4 Blink-and-You’ll-Miss-It Jokes in Recent Movies

Why don’t movie theaters have pause buttons?
4 Blink-and-You’ll-Miss-It Jokes in Recent Movies

No one can catch every single joke while watching a new comedy in a movie theater — especially if you’re forced to spend 50 percent of its runtime in the washroom after drinking a Coke Zero the size of a large toddler. But some gags in recent films have been especially tough to spot, so to save you hours of exhaustively combing through every major Hollywood release as if it were the Zapruder film, here are some of the more subtle jokes you might have missed out on, such as…

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A Character Is Seen Reading a Famously Erotic Canadian Novel in ‘No Hard Feelings’

The success of the Jennifer Lawrence-starring No Hard Feelings helped to remind the world that audiences have an appetite for R-rated comedies and that movies that in no way involve Captain America and/or jacked Smurf-aliens can do well at the box office. While it’s not exactly a subtle movie (few comedies with boner jokes for titles are), there is one sneaky reference that most people likely didn’t catch. When Lawrence’s character shows up at the town animal shelter in order to hit on the teenage boy she’s been secretly hired to hook up with, the employee behind the counter is reading a paperback copy of a book called Bear.

Bear, by Marian Engel, is a controversial (and also acclaimed) 1976 Canadian novel about a librarian who gets a job in Northern Ontario and naturally begins an emotional and sexual relationship with a bear. And when we say “bear,” we don’t mean a hirsute gay man or a chef struggling to run his brother’s Italian beef restaurant; we mean a literal friggin’ bear. So the guy working at this animal shelter is killing time by reading about Canuck bestiality, a funny detail for viewers who are well-versed in 1970s Canadian erotic literature.

‘Spider-Man: Across the Spider-Verse’ Includes a Cameo from an Obscure 1980s Cartoon Character

By design, Spider-Man: Across the Spider-Verse is jam-packed with Easter eggs and obscure pop-culture references. One of the most random, easiest-to-miss cameos was the appearance of the villainous Videoman, one of the baddies being held captive by the Spider Society along with the Green Goblin from the Atari game and Donald Glover.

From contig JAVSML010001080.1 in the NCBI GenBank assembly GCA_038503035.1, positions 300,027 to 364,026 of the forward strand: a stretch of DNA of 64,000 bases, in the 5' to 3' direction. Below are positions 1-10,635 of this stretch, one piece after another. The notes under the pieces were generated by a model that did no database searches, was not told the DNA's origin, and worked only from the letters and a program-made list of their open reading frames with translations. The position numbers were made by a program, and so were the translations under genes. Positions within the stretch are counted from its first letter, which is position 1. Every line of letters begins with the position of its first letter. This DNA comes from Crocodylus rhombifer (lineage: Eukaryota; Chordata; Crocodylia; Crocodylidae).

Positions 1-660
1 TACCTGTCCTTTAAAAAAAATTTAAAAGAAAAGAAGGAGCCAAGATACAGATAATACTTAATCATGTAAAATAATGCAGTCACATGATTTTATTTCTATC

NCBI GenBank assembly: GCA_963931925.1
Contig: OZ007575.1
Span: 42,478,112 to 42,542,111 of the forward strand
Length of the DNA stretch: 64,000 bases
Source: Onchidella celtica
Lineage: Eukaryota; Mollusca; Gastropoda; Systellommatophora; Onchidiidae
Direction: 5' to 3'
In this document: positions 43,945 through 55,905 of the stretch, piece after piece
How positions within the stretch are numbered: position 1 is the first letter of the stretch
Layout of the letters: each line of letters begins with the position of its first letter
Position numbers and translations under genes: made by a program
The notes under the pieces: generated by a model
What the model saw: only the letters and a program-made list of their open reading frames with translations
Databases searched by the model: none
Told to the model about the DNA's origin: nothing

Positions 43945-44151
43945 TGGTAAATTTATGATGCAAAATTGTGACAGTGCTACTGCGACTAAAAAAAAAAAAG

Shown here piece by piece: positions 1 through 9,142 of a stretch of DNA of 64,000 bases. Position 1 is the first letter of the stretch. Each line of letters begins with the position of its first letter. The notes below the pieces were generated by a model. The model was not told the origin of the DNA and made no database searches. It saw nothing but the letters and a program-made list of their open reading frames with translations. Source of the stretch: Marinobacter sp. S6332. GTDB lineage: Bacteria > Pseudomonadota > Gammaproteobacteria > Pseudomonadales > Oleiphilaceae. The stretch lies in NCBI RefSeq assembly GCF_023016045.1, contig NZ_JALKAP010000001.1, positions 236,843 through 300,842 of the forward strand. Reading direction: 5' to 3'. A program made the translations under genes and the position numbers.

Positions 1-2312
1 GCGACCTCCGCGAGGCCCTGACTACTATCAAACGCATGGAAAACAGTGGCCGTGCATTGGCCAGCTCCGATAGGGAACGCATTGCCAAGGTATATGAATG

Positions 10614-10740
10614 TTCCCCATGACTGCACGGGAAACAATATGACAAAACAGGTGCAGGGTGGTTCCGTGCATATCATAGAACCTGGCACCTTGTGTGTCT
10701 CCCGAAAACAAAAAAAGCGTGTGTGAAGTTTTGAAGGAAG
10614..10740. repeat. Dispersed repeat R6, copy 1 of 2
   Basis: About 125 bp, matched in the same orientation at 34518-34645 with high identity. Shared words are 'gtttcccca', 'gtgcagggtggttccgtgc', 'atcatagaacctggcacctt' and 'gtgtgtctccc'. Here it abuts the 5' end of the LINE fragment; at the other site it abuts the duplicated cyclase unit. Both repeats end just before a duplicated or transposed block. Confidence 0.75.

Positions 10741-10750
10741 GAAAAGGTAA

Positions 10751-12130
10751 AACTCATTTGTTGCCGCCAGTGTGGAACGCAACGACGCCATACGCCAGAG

The hilariously dated Videoman first appeared in the Spider-Man and His Amazing Friends TV show in the 1980s, back in a simpler time when people were convinced that the greatest threat to the youth of America was not loving Reagan enough and Pac-Man.

Beau in ‘Beau Is Afraid’ Has Been Calling Moviefone, For Some Reason

The recent Joaquin Phoenix movie/anxiety simulator Beau Is Afraid is full of freakish details, up to and including a giant penis monster puppet presumably made by some kind of Bizarro Pervert Jim Henson. One low-key oddity that may have escaped your notice: During the scene where Beau is frantically calling his mother, we see some of the other numbers he’s dialed recently…


These include his landlady, his therapist and… Moviefone? You know, the service people under 30 mainly know as that thing Kramer was into one time.

Yeah, in the world of Beau Is Afraid, the defunct phone line that dispensed movie showtimes until the internet rendered it useless is apparently still operational. Which is funnier than 1,000 penis monsters.

‘Barbie’ Ends With a Reference to an America Ferrera Disney TV Movie

In the closing moments of Barbie (SPOILERS for a movie that the entire world has already seen), our hero is starting her new life in the real world, far from the plastic, genital-less comforts of Barbieland. She is wished well by Gloria (played by America Ferrera) and her husband, who, in his ever-continuing attempt at learning Spanish, tells Barbie: “Si, se puede.” 

Gloria dismisses her husband’s awkward efforts as a misguided “political statement,” which is true. The phrase, which roughly translates as “Yes, we can,” is a historic political rallying cry. But it was also the pivotal motivational chant for a school dance team in the 2002 Disney TV movie Gotta Kick it Up! which just so happened to co-star a young Ferrera before she and Blake Lively joined that pants-obsessed traveling cult in that documentary (at least we think that's what those movies were about).

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